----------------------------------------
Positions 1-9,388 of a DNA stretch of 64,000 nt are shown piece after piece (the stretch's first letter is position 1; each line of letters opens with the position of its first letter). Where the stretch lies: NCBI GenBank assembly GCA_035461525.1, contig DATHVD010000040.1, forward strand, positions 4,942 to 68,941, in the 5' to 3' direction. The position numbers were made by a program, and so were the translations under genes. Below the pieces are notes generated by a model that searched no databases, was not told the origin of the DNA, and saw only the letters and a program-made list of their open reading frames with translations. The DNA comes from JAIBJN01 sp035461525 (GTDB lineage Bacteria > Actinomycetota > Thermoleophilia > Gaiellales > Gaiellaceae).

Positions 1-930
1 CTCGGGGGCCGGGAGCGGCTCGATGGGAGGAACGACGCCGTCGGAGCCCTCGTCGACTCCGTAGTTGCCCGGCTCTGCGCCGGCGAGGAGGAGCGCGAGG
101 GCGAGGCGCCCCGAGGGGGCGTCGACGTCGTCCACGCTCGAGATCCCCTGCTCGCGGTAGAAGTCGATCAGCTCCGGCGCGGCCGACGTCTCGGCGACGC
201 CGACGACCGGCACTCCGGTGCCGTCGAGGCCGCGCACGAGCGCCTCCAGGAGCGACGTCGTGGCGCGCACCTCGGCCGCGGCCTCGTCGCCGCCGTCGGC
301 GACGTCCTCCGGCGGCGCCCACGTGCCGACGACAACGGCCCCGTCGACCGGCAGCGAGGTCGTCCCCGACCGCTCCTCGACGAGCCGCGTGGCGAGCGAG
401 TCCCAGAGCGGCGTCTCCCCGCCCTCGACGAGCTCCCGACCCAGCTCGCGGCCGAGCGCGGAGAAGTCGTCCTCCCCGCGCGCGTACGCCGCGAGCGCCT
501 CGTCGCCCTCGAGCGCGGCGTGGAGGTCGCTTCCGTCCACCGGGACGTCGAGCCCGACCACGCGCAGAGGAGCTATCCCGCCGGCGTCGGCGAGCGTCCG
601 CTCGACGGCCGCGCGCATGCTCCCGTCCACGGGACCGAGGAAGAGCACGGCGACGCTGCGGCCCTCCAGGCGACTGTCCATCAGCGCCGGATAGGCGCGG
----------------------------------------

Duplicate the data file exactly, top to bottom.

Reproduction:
Positions 1-9,388 of a DNA stretch of 64,000 nt are shown piece after piece (the stretch's first letter is position 1; each line of letters opens with the position of its first letter). Where the stretch lies: NCBI GenBank assembly GCA_035461525.1, contig DATHVD010000040.1, forward strand, positions 4,942 to 68,941, in the 5' to 3' direction. The position numbers were made by a program, and so were the translations under genes. Below the pieces are notes generated by a model that searched no databases, was not told the origin of the DNA, and saw only the letters and a program-made list of their open reading frames with translations. The DNA comes from JAIBJN01 sp035461525 (GTDB lineage Bacteria > Actinomycetota > Thermoleophilia > Gaiellales > Gaiellaceae).

Positions 1-930
1 CTCGGGGGCCGGGAGCGGCTCGATGGGAGGAACGACGCCGTCGGAGCCCTCGTCGACTCCGTAGTTGCCCGGCTCTGCGCCGGCGAGGAGGAGCGCGAGG
101 GCGAGGCGCCCCGAGGGGGCGTCGACGTCGTCCACGCTCGAGATCCCCTGCTCGCGGTAGAAGTCGATCAGCTCCGGCGCGGCCGACGTCTCGGCGACGC
201 CGACGACCGGCACTCCGGTGCCGTCGAGGCCGCGCACGAGCGCCTCCAGGAGCGACGTCGTGGCGCGCACCTCGGCCGCGGCCTCGTCGCCGCCGTCGGC
301 GACGTCCTCCGGCGGCGCCCACGTGCCGACGACAACGGCCCCGTCGACCGGCAGCGAGGTCGTCCCCGACCGCTCCTCGACGAGCCGCGTGGCGAGCGAG
401 TCCCAGAGCGGCGTCTCCCCGCCCTCGACGAGCTCCCGACCCAGCTCGCGGCCGAGCGCGGAGAAGTCGTCCTCCCCGCGCGCGTACGCCGCGAGCGCCT
501 CGTCGCCCTCGAGCGCGGCGTGGAGGTCGCTTCCGTCCACCGGGACGTCGAGCCCGACCACGCGCAGAGGAGCTATCCCGCCGGCGTCGGCGAGCGTCCG
601 CTCGACGGCCGCGCGCATGCTCCCGTCCACGGGACCGAGGAAGAGCACGGCGACGCTGCGGCCCTCCAGGCGACTGTCCATCAGCGCCGGATAGGCGCGG